Why Survivor is awesome and if you disagree you’re probably wrong

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Hiya readers! This is my second post and I am pretty excited! I have a million and one ideas right now but I am trying to spread them out every two weeks so I don’t run out of them. Any who, today’s post centers around an under appreciated show, one of which I am obsessed with. Owayoayoayoayayoayoayo(the survivor theme song)

A show that has stretched more than 36 seasons and that many people have given up on. I, on the other hand, can acknowledge that the same thing can get boring but Survivor has a format that keeps things interesting. Below I have broken down the reasons why you should start watching Survivor or keep watching it, if you are trying to be a quitter.

  1. The theme song: The many variations of the Survivor theme song is my literal jam. I could dance to this all day. My family makes fun of me mercilessly for having this song on my iPhone and playing it in the shower, but I know they are secretly jealous. One time at trivia with my friends, this song awoke me and I was writing it down super fast before the second syllable had even been sung. It’s unique, it’s well paced, upbeat and most of all: makes you feel like you are capable of pretty much anything! The music in the show in general is darn good but the theme song stands out as what hooks people from the start.  Link here from someone else’s youtube account: https://www.youtube.com/watch?v=wyb2HYSne3E
  2. The entertaining social dynamic:  Have you ever been stuck in a car with people for a long road trip and your companions start to really get on your nerves? Now imagine being stuck on an island with a cup of rice a day, bugs, scorching hot weather/endless raining and sleeping on bamboo with a subpar shelter to protect you from the rain. These factors, especially the HANGRY factor, are instrumental in creating some very entertaining interactions between contestants of the show. Survivor does not need to make stuff up or pit people against each other like other reality shows. The human mind can only withstand so much. So each season, with the different combinations of people, there are new antics. That freaking irritating lab partner from high school could be the one you have to sleep next to in a shelter for 39 days. Some examples that stick out in my head includes Tony and Kass’s fight in which Tony started speaking to her in “llama language”, J-Tia’s lack of swimming ability causing Spencer to have a full on temper tantrum and Sandra listing why everyone on her tribe sucks. There really are endless laugh out loud moments. The bottom line is that Survivor pushes people beyond their boundaries and the result, though occasionally detrimental for them (i.e. Brandon Hantz), is fabulous entertainment for the viewers.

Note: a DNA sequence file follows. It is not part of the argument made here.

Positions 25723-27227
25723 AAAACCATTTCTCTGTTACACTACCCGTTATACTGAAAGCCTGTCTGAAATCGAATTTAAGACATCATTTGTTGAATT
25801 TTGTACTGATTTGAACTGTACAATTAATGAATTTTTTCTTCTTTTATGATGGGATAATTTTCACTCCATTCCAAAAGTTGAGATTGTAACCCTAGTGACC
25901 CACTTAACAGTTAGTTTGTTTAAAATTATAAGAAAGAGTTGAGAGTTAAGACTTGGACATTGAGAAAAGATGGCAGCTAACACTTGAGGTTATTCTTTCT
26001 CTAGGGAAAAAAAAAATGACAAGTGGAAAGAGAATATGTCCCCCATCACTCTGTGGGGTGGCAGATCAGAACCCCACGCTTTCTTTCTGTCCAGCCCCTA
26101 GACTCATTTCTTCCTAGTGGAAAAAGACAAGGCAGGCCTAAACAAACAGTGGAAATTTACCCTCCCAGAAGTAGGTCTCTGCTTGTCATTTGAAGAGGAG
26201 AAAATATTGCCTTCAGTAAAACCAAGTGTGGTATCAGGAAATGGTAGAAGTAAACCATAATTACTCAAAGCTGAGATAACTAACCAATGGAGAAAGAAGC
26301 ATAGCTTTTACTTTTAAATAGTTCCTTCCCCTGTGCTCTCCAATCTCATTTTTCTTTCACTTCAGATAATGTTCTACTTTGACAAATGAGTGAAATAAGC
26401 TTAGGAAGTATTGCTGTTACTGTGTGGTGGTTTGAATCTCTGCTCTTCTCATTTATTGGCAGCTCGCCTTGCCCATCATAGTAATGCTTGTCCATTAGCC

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3.Parvati shallow: This woman is my idol and she should be yours too. I am currently having trouble finding the words to describe her brilliance. She came on the show at 24 years old as a sorority girl/boxer who seemed to be looking for an adventure. She was a type cast pretty girl and used her athleticism and social skills to make it to day 36. She is/was funny and was well liked enough to be invited back for an Allstar season. That’s when she blew people out of the water. The first season she wasn’t even trying that hard but she exhibited adaptability in her second season, something a lot of returnees fail to do due to low self awareness. She handedly won the game even though she was a huge target from the start. Her charm and charisma had nearly every contestant aligned with her. She won multiple challenges and she orchestrated many blindsides, by leading an alliance called the Black Widow Brigade. She changed the game of survivor by perfecting the blindside while remaining loyal to her true alliance. Some of her highlights include holding her arm over her head for six hours using the power of meditation and when she played two idols in her third season to completely change the course of the game. There are abundant reasons why Parvati’s time on Survivor transformed her into a role model for women.  She proved that she was strong enough to withstand the most days of anyone in three seasons of playing and to compete as an equal with the men in challenges. She displayed mental focus and calm even when all of the odds were against her, persevering towards her success. She has demonstrated to women that it is okay to put yourself first sometimes and she has admirably been a part of many charitable causes since. giphy.gif

4. This show is an adventureFrom the natural elements of the island to the interpersonal catastrophes, this show creates characters to root for as they battle for the million dollars. Anyone who wins this game has earned it and been through a lot to get there. It’s not like Big Brother where they live in a luxury mansion and occasionally have to eat slop; they are stuck on this island 24 hours a day. I personally have a lot of respect for each contestant who gives it a try.